In 1965, the art scene was changed by the political turmoil, lots of critical artists were jailed, silenced, disappeared in the violent political battles between the government and the Army. There were three years of chaos. When General Suharto took power in 1968, the government centralized the arts. Artists that had not been caught, and were still active, could develop their careers, but always had to support – promote –the government. And though things loosened up little by little over time, that was really the case up until the 1990s. The government was still very oppressive, and they didn’t want people to say bad things about them.

In 1998 when there were riots in the streets all over the country because of the falling economy, Suharto resigned and things began to change again – to open up and become less centralized. Since then, the art scene is changing (very quickly) again, because of the openness of information through internet, etc.

The video below is about their production Mwathirika.

 

Sound and Fury

Today I want to share an adaptation of a play, Kursk, to film. It is from a growing genre, that of Immersive Theatre, where the audience are required to experience more than something just created with words. The film version attempts to capture some the plays’ experiential  attributes.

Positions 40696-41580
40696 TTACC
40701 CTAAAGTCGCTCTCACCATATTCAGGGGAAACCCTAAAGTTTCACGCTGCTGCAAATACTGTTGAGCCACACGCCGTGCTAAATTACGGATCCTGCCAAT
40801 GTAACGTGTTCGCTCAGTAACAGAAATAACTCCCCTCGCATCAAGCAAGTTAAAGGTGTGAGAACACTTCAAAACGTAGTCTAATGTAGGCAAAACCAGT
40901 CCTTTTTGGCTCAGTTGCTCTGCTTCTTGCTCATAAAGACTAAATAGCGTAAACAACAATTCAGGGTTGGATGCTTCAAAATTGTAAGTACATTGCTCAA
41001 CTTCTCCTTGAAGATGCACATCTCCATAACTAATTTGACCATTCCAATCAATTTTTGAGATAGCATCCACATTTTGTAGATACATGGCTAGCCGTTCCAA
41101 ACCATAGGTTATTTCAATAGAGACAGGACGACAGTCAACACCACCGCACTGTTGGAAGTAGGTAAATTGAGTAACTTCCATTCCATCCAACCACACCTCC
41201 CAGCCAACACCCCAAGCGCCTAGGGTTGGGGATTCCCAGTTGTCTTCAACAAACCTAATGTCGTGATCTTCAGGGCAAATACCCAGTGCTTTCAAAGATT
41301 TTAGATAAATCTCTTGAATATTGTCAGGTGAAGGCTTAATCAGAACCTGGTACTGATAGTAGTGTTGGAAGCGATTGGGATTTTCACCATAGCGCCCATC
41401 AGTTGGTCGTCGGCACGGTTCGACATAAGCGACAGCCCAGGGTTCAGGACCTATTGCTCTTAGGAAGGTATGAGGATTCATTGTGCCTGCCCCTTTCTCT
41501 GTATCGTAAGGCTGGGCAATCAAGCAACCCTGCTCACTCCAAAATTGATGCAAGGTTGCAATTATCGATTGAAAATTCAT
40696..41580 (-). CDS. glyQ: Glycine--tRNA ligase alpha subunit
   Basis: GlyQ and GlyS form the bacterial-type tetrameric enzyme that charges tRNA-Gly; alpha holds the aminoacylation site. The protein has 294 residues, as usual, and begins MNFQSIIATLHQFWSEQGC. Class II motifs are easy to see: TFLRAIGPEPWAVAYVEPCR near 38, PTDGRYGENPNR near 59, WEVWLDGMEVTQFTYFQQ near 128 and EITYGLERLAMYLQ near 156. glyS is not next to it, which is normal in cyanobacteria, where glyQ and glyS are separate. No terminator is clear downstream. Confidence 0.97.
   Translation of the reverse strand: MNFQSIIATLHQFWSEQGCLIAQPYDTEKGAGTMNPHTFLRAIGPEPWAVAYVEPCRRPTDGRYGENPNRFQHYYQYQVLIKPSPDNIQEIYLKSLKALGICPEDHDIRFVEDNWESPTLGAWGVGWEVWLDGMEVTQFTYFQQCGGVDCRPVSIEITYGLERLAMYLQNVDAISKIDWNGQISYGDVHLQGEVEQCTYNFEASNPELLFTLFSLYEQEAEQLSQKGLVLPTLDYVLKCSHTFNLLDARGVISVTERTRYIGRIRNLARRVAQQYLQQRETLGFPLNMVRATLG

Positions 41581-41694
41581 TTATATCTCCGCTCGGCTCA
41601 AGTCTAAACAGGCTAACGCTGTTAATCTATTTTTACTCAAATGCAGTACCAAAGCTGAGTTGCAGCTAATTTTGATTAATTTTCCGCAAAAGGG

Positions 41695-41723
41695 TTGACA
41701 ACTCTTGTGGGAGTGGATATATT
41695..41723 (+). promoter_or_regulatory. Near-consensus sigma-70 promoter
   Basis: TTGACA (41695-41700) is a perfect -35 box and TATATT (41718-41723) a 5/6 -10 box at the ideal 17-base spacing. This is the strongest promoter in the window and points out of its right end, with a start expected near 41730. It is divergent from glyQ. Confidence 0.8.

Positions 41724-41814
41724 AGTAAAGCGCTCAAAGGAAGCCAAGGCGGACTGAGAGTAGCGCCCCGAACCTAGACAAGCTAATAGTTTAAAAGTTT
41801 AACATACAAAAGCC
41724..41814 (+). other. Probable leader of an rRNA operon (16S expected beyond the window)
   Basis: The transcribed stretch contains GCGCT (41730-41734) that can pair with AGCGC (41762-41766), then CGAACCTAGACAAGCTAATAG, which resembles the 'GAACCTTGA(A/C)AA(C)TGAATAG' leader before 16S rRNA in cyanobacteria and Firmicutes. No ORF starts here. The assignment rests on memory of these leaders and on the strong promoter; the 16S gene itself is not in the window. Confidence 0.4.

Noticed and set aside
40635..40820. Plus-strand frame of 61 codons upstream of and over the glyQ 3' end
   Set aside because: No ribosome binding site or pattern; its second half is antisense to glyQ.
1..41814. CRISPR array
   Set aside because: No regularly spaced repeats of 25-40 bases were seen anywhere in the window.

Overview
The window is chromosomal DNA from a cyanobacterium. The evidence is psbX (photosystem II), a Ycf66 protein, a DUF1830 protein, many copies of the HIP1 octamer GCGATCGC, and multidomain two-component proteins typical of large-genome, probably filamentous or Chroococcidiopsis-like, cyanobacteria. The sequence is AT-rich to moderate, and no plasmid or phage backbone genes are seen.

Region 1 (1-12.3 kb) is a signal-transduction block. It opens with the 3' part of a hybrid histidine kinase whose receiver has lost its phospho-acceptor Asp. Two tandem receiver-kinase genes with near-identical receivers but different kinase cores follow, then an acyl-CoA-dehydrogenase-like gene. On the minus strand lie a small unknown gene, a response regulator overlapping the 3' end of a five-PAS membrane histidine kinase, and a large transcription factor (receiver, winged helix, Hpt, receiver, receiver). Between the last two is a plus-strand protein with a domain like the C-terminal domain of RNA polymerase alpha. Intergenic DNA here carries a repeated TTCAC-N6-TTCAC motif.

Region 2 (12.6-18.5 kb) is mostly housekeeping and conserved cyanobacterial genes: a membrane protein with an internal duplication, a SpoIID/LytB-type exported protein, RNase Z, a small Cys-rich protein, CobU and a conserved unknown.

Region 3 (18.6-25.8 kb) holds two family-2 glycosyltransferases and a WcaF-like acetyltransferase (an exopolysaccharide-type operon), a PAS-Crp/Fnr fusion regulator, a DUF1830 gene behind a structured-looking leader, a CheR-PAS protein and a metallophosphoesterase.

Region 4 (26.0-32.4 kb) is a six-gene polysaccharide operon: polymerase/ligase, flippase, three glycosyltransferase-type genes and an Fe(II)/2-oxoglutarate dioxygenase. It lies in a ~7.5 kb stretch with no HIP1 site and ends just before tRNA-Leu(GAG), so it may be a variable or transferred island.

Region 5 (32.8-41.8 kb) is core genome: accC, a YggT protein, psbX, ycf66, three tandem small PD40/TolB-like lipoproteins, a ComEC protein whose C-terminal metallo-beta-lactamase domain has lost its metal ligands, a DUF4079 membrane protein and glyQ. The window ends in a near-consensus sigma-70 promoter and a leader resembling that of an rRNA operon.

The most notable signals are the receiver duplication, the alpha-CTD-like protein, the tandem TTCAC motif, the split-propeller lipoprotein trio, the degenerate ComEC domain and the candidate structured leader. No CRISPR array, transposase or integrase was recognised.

In the year 2000, a Russian submarine, the Kursk, suffered a huge explosion that ripped the bow apart and sent the vessel to the seabed. Inspired by this tragic event, this production takes the audience on the imagined journey of a British Submarine sent to spy on the Kursk. The audience is subsumed in the submarine space with the performers, silent observers to the events as they unfold, complicit in their world of secrecy and codes, witnesses to the last minutes of the Kursk.

The piece puts the audience at the heart of the story using a novel and highly engaging staging that embraces both the epic and intensely personal. Using cutting edge sound design that creates the sonic equivalent of a virtual submarine, Kursk is an authentic and emotionally rich voyage into the icy depths of the Barents Sea and the dark recesses of the imagination.

Kursk received quite amazing reviews, two of which you can read here and here.